If you’re going to present a Christian position, you need to root it in a Christian theology and you need to be clear on what you are presenting, why and to whom. I’ve now read portions of Jim Reynold’s book, and whilst it makes some very pertinent points as regards the treatment of those with same-sex attraction by some portions of the Evangelical church in the USA (particularly the South), I’m not so sure that it was overly applicable to the situation in the UK.

We need to be smart about how we do presentations and public appearances. Paul Perkins is a great preacher and Bible teacher, but I could have told you in 5 seconds that he is not the right kind of person to run a lengthy interview with someone. If you’re going to do a “chat show” format you need someone who is charismatic and suitable for that environment. It’s just common sense.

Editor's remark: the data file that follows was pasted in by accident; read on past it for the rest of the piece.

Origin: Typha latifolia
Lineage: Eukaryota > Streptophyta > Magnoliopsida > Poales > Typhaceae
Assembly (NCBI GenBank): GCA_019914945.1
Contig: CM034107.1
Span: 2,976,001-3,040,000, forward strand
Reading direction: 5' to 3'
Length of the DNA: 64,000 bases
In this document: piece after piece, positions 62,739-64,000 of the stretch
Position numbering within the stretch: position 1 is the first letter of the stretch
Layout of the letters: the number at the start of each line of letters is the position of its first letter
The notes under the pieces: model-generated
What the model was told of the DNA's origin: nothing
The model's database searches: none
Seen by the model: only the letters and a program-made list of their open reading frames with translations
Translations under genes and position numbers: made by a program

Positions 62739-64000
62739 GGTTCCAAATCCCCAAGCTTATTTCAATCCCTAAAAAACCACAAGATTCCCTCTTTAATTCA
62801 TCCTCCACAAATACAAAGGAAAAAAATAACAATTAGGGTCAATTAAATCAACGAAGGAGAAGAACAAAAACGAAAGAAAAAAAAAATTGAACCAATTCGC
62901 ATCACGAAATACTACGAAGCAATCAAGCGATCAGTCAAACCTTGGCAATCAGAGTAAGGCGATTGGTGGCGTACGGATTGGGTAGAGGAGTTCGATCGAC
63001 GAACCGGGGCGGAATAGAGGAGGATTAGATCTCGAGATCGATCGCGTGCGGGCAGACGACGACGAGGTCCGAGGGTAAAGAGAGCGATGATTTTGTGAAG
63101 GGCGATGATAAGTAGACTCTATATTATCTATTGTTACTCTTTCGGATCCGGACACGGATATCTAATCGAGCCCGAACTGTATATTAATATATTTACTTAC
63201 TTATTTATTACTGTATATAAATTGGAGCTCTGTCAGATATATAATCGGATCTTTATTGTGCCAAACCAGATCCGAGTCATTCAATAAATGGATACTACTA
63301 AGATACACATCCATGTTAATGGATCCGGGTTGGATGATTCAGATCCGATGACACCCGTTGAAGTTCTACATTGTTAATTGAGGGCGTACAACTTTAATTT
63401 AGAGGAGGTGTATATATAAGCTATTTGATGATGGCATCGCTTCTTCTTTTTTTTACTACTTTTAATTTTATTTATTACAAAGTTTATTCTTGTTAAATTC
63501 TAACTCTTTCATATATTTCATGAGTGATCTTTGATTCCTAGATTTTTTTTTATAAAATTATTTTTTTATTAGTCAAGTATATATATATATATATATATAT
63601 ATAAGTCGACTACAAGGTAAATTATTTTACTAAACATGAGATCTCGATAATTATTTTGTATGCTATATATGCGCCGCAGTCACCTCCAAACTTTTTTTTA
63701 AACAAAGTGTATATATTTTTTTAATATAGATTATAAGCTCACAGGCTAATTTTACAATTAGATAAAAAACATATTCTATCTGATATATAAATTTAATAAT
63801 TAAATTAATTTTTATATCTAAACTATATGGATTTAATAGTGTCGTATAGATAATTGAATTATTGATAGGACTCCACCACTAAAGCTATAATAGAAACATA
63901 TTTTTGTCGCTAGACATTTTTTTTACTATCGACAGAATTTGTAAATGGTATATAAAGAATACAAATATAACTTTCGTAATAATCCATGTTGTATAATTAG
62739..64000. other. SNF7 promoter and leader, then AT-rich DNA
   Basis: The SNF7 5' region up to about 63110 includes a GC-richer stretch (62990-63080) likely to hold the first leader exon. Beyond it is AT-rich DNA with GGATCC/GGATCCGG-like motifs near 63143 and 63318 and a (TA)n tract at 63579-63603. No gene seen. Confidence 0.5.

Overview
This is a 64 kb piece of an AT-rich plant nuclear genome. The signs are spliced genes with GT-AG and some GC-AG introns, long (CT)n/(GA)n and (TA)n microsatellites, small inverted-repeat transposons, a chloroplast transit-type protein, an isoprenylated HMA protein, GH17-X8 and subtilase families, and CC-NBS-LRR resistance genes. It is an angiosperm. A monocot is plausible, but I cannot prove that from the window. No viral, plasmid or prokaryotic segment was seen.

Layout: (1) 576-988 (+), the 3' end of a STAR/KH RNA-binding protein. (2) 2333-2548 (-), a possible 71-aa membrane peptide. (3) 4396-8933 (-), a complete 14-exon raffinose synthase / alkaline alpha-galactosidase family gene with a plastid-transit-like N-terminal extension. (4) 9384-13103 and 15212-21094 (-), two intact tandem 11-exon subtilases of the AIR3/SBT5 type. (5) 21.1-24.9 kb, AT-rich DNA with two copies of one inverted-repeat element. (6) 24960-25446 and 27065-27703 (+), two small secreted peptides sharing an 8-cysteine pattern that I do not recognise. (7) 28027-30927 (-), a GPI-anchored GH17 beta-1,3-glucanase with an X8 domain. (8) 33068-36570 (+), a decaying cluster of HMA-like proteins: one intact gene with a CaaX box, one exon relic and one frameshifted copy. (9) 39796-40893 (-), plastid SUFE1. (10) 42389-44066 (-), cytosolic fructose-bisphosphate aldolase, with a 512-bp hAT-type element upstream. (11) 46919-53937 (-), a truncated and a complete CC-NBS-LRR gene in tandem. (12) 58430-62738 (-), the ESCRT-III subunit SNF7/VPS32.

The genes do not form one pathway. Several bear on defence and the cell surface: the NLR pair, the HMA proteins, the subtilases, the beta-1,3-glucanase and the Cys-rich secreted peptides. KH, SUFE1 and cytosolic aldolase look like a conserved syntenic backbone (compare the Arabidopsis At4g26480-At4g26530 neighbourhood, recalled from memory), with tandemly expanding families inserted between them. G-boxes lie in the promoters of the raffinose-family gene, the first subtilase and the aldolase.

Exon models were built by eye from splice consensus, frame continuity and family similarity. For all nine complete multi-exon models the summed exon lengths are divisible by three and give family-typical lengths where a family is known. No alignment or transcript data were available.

When my church ran a hustings during the 2010 General Election in the UK, although lots of people suggested that I should chair the question and answer session, I actually asked one of our congregation members to do it. The chap I asked was a cool and calm business man, but with a capacity to listen carefully to an argument and ask a penetrating question as a follow-up. He did the job so much better then I ever could (and I was much to busy organising the whole event)!

It strikes me (and here is where I’m going to disappoint some people but I really have to say this publicly) that some of the people who are trying to be active in this area of responding to issues of sexuality in our culture have little self-awareness of how they are perceived. The organising committee of this conference were all mainly in their 50s and 60s and there was, to the best of my knowledge, no-one young involved in the programme. The attendees were of a similar demographic and the whole impression is of a tiny cabal standing talking into a mirror.